*Built using Zelig version 5.1.4.90000*

Gamma Regression for Continuous, Positive Dependent Variables with `gamma`

.

Use the gamma regression model if you have a positive-valued dependent variable such as the number of years a parliamentary cabinet endures, or the seconds you can stay airborne while jumping. The gamma distribution assumes that all waiting times are complete by the end of the study (censoring is not allowed).

Attach the sample data:

`data(coalition)`

Estimate the model:

`z.out <- zelig(duration ~ fract + numst2, model = "gamma", data = coalition)`

```
## How to cite this model in Zelig:
## R Core Team. 2007.
## gamma: Gamma Regression for Continuous, Positive Dependent Variables
## in Christine Choirat, Christopher Gandrud, James Honaker, Kosuke Imai, Gary King, and Olivia Lau,
## "Zelig: Everyone's Statistical Software," http://zeligproject.org/
```

View the regression output:

`summary(z.out)`

```
## Model:
##
## Call:
## z5$zelig(formula = duration ~ fract + numst2, data = coalition)
##
## Deviance Residuals:
## Min 1Q Median 3Q Max
## -2.2510 -0.9112 -0.2278 0.4132 1.5360
##
## Coefficients:
## Estimate Std. Error t value Pr(>|t|)
## (Intercept) -1.296e-02 1.329e-02 -0.975 0.33016
## fract 1.149e-04 1.723e-05 6.668 1.19e-10
## numst2 -1.739e-02 5.881e-03 -2.957 0.00335
##
## (Dispersion parameter for Gamma family taken to be 0.6291004)
##
## Null deviance: 300.74 on 313 degrees of freedom
## Residual deviance: 272.19 on 311 degrees of freedom
## AIC: 2428.1
##
## Number of Fisher Scoring iterations: 6
##
## Next step: Use 'setx' method
```

Set the baseline values (with the ruling coalition in the minority) and the alternative values (with the ruling coalition in the majority) for X:

Simulate expected values (`qi$ev`

) and first differences (`qi$fd`

):

`s.out <- sim(z.out, x = x.low, x1 = x.high)`

`summary(s.out)`

```
##
## sim x :
## -----
## ev
## mean sd 50% 2.5% 97.5%
## [1,] 14.4043 1.061457 14.33427 12.47827 16.6991
## pv
## mean sd 50% 2.5% 97.5%
## [1,] 13.86111 12.33949 10.67768 0.5294782 44.9441
##
## sim x1 :
## -----
## ev
## mean sd 50% 2.5% 97.5%
## [1,] 19.2101 1.090567 19.13691 17.2235 21.56033
## pv
## mean sd 50% 2.5% 97.5%
## [1,] 19.86033 18.47412 14.55303 1.020767 65.90548
## fd
## mean sd 50% 2.5% 97.5%
## [1,] 4.805793 1.499152 4.820032 1.881295 7.811935
```

`plot(s.out)`

- The Gamma distribution with scale parameter \(\alpha\) has a
*stochastic component*:

\[ \begin{aligned} Y &\sim& \textrm{Gamma}(y_i \mid \lambda_i, \alpha) \\ f(y) &=& \frac{1}{\alpha^{\lambda_i} \, \Gamma \lambda_i} \, y_i^{\lambda_i - 1} \exp -\left\{ \frac{y_i}{\alpha} \right\}\end{aligned} \] | for \(\alpha, \lambda_i, y_i > 0\).

- The
*systematic component*is given by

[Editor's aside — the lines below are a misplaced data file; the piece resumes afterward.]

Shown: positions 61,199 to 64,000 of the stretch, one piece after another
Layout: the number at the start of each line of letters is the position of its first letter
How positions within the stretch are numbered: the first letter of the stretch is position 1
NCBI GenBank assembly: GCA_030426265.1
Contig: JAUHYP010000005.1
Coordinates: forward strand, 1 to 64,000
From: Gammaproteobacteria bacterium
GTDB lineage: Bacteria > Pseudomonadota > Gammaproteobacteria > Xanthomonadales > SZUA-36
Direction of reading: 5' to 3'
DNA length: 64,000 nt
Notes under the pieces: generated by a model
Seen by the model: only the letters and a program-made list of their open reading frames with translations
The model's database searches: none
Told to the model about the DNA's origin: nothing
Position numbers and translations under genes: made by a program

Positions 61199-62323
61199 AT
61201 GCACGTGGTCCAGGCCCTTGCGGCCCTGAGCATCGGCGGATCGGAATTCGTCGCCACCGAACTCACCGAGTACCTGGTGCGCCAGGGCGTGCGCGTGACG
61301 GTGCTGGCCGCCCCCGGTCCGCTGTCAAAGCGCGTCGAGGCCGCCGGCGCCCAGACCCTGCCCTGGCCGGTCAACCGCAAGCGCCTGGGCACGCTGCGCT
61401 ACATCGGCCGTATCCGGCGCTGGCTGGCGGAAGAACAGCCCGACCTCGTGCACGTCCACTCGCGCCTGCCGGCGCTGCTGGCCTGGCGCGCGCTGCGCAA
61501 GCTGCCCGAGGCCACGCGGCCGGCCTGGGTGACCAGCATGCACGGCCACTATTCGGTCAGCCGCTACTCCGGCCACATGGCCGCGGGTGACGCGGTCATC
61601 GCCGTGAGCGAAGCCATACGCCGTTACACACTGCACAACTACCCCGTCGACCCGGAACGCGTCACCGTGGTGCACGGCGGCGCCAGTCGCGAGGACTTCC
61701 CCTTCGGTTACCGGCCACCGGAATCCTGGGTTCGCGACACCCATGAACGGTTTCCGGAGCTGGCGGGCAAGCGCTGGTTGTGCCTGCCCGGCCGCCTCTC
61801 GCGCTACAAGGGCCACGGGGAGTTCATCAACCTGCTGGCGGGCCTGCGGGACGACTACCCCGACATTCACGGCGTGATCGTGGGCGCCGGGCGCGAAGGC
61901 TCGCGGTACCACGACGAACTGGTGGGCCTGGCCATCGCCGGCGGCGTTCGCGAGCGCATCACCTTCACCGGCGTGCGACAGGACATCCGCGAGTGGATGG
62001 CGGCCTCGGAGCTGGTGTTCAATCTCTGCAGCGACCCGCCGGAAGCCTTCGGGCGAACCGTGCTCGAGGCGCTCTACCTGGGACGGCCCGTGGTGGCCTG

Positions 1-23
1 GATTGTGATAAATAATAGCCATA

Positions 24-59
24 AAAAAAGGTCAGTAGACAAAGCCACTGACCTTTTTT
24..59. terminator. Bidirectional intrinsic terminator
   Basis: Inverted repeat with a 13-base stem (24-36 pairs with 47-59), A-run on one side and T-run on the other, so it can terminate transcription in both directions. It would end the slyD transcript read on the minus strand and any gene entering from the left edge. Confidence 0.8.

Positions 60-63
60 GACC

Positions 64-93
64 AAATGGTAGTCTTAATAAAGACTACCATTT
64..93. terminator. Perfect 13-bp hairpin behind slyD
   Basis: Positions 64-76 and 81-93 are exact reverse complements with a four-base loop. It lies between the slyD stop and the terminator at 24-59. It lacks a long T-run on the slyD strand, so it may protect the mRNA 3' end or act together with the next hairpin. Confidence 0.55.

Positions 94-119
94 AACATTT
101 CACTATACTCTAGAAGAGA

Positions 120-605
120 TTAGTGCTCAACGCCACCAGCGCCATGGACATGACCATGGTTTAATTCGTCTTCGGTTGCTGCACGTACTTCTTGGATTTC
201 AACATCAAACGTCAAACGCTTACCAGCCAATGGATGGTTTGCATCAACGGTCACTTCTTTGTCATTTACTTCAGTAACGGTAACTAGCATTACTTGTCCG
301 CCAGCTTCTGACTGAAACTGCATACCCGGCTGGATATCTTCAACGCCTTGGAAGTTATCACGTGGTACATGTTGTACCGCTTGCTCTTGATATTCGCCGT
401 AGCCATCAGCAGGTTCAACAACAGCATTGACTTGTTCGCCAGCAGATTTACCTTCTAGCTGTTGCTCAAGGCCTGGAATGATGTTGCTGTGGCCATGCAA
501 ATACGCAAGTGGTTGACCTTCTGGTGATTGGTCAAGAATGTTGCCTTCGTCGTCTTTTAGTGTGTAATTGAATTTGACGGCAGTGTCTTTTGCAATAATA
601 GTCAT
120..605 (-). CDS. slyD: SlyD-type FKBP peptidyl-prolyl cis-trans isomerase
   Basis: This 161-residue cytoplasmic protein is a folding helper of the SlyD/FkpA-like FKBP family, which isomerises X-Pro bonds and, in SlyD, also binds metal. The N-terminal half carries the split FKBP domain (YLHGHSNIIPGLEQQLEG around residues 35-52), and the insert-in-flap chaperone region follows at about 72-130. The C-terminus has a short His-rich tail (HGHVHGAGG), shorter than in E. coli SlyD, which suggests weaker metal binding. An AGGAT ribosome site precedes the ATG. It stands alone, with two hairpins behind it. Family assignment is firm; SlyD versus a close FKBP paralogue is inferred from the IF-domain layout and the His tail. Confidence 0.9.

\[ \lambda_i = \frac{1}{x_i \beta} \]

- The expected values (qi$ev) are simulations of the mean of the stochastic component given draws of \(\alpha\) and \(\beta\) from their posteriors:

\[ E(Y) = \alpha \lambda_i. \]

The predicted values (qi$pr) are draws from the gamma distribution for each given set of parameters \((\alpha, \lambda_i)\).

If x1 is specified, sim() also returns the differences in the expected values (qi$fd),

\[ E(Y \mid x_1) - E(Y \mid x) \]

.

- In conditional prediction models, the average expected treatment effect (att.ev) for the treatment group is

\[ \frac{1}{\sum_{i=1}^n t_i}\sum_{i:t_i=1}^n \left\{ Y_i(t_i=1) - E[Y_i(t_i=0)] \right\}, \]

where \(t_i\) is a binary explanatory variable defining the treatment (\(t_i=1\)) and control (\(t_i=0\)) groups. Variation in the simulations are due to uncertainty in simulating \(E[Y_i(t_i=0)]\), the counterfactual expected value of \(Y_i\) for observations in the treatment group, under the assumption that everything stays the same except that the treatment indicator is switched to \(t_i=0\).

- In conditional prediction models, the average predicted treatment effect (att.pr) for the treatment group is

\[ \frac{1}{\sum_{i=1}^n t_i}\sum_{i:t_i=1}^n \left\{ Y_i(t_i=1) - \widehat{Y_i(t_i=0)} \right\}, \]

where \(t_i\) is a binary explanatory variable defining the treatment (\(t_i=1\)) and control (\(t_i=0\)) groups. Variation in the simulations are due to uncertainty in simulating \(\widehat{Y_i(t_i=0)}\), the counterfactual predicted value of \(Y_i\) for observations in the treatment group, under the assumption that everything stays the same except that the treatment indicator is switched to \(t_i=0\).

The Zelig object stores fields containing everything needed to rerun the Zelig output, and all the results and simulations as they are generated. In addition to the summary commands demonstrated above, some simply utility functions (known as *getters*) provide easy access to the raw fields most commonly of use for further investigation.

In the example above `z.out$get_coef()`

returns the estimated coefficients, `z.out$get_vcov()`

returns the estimated covariance matrix, and `z.out$get_predict()`

provides predicted values for all observations in the dataset from the analysis.

The gamma model is part of the stats package by the R Core Team. Advanced users may wish to refer to `help(glm)`

and `help(family)`

.

R Core Team (2017). *R: A Language and Environment for Statistical Computing*. R Foundation for Statistical Computing, Vienna, Austria. <URL: https://www.R-project.org/>.